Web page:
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June 30, 2003

by Larry Mahnken

It hasn't been pretty, it hasn't been against good teams, but a seven game winning streak is no mean feat.

Jeff Weaver finally got hit lucky, as only 2 of 19 BIP fell in for hits, and the Yankees hit three home runs in the third to negate a rough first inning. Hideki Matsui hit HR number nine, his overall numbers are finally looking respectable, he's 16th in the AL in EqRuns, and in the middle of the pack among LFs in EqA, but more importantly, since the last game in Cincinnati, he's been as good a player as anyone in baseball. He might bring home the AL Player of the Month next week, and is the frontrunner for AL Rookie of the Year. Which will of course lead to the whole "Japanese players shouldn't win the ROY!" argument, but I'll write about that in October, when the mediots jump on that bandwagon.

Speaking of mediots, my local newspaper features Bob Matthews. Matthews writes a semi-daily column where he shoots off his opinions about happenings in the world of sports. It's an opinion column, and as someone who tries to maintain a weblog daily, I can understand how it's difficult to find something fresh and interesting to talk about, particularly something that you have a well thought out opinion about.

The problem is, Bob Matthews doesn't seem to have well thought out opinions about anything. He just writes, and doesn't do any type of research to see if his opinions have any connection to the reality of the situations he writes about. Usually, if I'm not too tired, I'll check out my opinions to see if the facts support them, or at least don't refute them, and many times I've deleted entire paragraphs before posting just because what I wrote was more of a free write than a serious analysis, and isn't supported by the facts. That's not to say that I don't publish opinions that are unsupported, but I try to avoid it, and most importantly, I'm not getting paid to present myself as an expert on sports.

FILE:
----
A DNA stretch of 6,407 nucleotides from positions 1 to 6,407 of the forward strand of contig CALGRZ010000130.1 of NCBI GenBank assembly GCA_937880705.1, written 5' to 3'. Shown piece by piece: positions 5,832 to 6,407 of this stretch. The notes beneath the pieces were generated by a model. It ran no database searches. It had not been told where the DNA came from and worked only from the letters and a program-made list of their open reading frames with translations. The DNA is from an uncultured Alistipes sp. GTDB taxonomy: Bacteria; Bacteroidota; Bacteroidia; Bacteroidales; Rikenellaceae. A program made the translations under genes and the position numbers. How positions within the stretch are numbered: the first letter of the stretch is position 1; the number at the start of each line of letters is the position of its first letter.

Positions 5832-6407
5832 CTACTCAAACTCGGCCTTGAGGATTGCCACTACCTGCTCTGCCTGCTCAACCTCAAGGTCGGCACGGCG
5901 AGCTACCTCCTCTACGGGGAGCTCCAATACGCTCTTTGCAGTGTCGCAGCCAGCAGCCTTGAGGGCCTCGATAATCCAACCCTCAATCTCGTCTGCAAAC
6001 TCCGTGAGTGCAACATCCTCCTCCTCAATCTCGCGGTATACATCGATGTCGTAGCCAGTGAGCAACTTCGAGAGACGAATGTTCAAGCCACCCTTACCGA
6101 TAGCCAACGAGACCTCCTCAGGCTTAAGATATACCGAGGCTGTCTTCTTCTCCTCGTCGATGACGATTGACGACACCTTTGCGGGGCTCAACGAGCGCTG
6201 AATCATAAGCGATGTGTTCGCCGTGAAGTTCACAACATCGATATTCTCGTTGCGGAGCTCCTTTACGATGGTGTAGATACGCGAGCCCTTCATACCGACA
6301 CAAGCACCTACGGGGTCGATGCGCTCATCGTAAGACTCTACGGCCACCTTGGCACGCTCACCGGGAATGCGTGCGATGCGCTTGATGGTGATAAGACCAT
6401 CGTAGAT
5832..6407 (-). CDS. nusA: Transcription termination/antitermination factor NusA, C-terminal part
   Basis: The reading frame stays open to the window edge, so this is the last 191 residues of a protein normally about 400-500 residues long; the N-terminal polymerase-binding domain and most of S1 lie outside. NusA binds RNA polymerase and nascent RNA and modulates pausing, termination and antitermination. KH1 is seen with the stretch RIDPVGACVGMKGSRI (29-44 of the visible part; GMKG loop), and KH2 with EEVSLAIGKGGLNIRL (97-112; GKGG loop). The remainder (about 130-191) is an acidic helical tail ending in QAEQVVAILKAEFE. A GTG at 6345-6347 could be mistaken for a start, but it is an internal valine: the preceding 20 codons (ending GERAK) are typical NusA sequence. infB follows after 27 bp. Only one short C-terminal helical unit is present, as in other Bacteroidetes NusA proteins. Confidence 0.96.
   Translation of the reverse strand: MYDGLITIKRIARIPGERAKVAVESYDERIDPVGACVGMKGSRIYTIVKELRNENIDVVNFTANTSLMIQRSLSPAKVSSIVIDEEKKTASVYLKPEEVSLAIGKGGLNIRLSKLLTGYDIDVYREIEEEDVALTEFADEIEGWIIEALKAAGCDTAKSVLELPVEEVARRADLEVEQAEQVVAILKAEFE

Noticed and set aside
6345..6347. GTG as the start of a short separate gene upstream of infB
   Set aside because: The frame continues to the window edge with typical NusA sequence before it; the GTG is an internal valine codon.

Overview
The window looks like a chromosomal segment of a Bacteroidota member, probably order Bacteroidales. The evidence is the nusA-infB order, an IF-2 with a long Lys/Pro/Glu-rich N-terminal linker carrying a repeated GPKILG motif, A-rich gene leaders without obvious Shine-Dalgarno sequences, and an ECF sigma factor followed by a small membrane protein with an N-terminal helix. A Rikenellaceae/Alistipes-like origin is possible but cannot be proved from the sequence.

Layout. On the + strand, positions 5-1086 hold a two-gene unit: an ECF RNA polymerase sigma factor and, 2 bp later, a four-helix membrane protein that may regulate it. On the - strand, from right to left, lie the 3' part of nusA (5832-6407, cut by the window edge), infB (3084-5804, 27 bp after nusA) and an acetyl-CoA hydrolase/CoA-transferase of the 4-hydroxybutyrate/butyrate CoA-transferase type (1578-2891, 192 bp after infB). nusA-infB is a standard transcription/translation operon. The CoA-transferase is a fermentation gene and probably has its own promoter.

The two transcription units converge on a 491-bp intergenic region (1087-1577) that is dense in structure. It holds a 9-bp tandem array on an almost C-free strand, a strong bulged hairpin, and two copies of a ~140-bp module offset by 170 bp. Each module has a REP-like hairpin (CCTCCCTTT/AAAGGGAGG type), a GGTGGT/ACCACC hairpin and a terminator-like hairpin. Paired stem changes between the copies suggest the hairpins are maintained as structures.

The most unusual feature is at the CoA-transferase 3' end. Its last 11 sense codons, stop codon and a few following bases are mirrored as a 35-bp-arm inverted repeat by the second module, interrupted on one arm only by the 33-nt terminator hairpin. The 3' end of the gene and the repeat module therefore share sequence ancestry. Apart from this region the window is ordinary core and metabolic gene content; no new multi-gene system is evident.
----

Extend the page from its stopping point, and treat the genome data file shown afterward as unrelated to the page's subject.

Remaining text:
Bob Matthews is getting paid to do that--although most of the people in the area have figured out he's an idiot by now. That doesn't excuse him, though.

The strongest example of Matthews' idiocy is when he wrote after the Super Bowl last year that the NFL has it all over MLB because the 27th lowest paid team (the Patriots) won the championship. "Darryl Strawberry has a better chance of making another comeback with the Yankees than the 27th lowest paid team in baseball winning the World Series." I pointed out to him that the A's were the 27th lowest paid team in baseball, he said that they hadn't won the World Series, totally missing the point.

Now, today, Bob wrote about the current playoff system and Barry Bonds. About the playoffs, he wrote:
One thing Major League Baseball commissioner Bud Selig’s many critics can’t knock him for is the expanded playoff system.

It has worked to perfection.

The potential for six division races plus battles for a wild-card playoff berth in each league makes for exciting competition in the final weeks of the regular season.

Of course, there seldom are tight races in all six divisions and there probably won’t be this season, but there figure to be plenty of meaningful games in September thanks to the expanded playoffs.